Major virtual assistants found to respond to silent ultrasonic voice commands

By | 7th September 2017

Virtual assistants like Google Assistant and Amazon Alexa can be abused, but you’d know if someone was telling your virtual assistant to do something like order products or open your house door.

Unfortunately, researchers at Zheijiang University in China found that these assistants can understand commands converted to ultrasonic frequencies. These commands are over 20,000 Hz and cannot be heard by the human ear, but a microphone can pick up these commands and the assistants can understand and respond to them. This means that, if your phone is listening for its command, someone can potentially force your phone to do things without you knowing.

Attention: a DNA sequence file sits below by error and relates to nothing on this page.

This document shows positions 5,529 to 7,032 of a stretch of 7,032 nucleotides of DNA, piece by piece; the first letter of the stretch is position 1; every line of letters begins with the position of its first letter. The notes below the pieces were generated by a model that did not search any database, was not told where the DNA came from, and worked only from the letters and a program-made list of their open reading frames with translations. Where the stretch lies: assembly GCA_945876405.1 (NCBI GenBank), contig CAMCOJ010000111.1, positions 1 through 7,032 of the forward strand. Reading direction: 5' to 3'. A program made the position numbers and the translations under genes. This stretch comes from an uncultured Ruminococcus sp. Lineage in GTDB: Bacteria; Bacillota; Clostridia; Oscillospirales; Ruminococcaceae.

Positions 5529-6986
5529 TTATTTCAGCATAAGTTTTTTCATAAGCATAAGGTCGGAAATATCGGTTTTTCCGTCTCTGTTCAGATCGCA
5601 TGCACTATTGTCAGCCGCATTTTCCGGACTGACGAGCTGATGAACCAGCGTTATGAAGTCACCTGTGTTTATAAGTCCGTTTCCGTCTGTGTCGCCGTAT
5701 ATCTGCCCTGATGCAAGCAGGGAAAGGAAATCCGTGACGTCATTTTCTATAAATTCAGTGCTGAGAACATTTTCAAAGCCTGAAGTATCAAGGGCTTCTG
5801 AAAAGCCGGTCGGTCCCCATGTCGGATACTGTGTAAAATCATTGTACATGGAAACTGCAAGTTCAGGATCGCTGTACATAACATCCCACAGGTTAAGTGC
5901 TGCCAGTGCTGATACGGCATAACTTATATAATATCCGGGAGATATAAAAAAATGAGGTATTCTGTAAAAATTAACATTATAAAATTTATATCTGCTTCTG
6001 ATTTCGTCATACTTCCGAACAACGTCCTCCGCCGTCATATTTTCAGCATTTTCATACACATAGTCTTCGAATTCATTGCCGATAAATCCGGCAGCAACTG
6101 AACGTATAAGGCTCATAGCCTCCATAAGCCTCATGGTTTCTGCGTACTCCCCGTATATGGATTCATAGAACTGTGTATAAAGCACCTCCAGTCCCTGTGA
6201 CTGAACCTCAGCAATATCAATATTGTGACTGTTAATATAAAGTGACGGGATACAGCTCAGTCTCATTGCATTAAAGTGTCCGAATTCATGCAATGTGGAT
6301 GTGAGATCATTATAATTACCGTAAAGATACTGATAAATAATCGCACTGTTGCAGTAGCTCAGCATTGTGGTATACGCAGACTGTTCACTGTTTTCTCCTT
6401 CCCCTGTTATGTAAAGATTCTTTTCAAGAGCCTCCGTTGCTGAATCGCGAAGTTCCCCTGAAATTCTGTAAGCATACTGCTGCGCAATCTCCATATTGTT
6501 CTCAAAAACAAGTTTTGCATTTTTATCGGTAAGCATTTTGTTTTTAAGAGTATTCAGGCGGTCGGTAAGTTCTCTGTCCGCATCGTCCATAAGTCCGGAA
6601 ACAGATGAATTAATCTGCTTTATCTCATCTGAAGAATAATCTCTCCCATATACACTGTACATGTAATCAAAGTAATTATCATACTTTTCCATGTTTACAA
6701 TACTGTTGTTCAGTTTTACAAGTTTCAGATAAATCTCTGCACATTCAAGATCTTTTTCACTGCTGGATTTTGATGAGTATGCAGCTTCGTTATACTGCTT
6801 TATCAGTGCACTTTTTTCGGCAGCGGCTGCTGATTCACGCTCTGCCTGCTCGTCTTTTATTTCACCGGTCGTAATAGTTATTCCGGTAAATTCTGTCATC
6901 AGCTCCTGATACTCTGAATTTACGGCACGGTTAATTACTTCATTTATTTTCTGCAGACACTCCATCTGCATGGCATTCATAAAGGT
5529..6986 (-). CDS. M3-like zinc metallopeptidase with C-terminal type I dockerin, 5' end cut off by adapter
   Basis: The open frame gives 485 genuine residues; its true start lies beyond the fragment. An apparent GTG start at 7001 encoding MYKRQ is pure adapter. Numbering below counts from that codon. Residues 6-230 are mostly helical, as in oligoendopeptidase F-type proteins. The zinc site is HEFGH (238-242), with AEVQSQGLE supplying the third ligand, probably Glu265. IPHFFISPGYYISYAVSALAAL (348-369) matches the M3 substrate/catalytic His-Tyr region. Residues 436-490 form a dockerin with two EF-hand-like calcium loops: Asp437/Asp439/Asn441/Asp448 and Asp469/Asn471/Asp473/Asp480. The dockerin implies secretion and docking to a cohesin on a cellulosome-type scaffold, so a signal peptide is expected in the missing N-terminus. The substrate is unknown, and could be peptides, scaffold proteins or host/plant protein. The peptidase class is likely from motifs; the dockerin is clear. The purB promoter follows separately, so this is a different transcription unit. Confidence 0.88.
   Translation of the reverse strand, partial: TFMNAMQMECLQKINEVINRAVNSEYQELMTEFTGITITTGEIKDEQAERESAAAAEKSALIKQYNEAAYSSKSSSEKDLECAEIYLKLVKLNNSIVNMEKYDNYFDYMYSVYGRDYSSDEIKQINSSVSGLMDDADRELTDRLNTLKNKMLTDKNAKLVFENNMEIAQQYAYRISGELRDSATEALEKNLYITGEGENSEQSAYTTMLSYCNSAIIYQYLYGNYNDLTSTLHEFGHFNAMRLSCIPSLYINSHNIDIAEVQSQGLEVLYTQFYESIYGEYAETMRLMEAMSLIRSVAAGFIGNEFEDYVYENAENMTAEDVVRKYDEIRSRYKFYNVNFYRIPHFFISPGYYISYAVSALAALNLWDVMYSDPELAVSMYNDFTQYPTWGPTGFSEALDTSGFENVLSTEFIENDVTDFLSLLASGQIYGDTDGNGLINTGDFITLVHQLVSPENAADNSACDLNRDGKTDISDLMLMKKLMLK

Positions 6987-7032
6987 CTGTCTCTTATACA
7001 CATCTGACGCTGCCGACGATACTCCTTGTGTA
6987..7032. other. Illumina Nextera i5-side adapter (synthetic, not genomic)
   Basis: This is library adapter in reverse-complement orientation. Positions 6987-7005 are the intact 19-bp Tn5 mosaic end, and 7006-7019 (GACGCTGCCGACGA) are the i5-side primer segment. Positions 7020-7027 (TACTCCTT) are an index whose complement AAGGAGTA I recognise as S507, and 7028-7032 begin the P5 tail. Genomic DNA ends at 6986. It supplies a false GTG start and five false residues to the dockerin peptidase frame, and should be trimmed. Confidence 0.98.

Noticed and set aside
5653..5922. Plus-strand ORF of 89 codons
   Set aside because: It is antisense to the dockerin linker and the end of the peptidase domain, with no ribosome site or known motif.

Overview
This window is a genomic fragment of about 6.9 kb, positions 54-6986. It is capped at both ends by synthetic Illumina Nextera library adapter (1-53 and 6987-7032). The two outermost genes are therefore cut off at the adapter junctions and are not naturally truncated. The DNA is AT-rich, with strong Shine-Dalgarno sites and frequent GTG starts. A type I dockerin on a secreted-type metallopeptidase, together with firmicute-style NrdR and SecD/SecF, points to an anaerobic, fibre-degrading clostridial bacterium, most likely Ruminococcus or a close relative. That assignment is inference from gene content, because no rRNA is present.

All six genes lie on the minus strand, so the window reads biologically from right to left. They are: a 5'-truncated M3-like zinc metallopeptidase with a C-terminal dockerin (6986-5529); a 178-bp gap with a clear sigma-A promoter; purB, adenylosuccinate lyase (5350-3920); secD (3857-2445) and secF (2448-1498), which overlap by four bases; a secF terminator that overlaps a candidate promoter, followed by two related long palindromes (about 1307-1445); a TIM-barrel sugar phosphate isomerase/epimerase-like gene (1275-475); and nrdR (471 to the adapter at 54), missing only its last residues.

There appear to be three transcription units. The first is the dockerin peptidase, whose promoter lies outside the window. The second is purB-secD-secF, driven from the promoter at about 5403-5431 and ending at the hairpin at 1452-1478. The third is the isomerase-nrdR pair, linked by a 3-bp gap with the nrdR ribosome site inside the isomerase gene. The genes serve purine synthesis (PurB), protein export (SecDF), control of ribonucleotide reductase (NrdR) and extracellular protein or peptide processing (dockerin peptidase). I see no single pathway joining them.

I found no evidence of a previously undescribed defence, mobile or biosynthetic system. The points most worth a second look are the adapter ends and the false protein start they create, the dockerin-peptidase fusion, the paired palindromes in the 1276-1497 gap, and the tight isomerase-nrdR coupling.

Sixteen devices were tested and all responded properly, including phones, MacBooks, and even an Audi Q3. On the Audi, the navigation destination was changed via ultrasonic commands. I’m surprised to hear this works, since my car doesn’t even understand my voice at normal frequencies.

Fortunately, this isn’t as big a danger as it sounds. Your assistant would obviously respond via the speaker and popping up on the screen, so you’d likely notice if something was going on. The range on this tech is also around five or six feet so far. Your phone would also have to be unlocked, so keep your phone secure!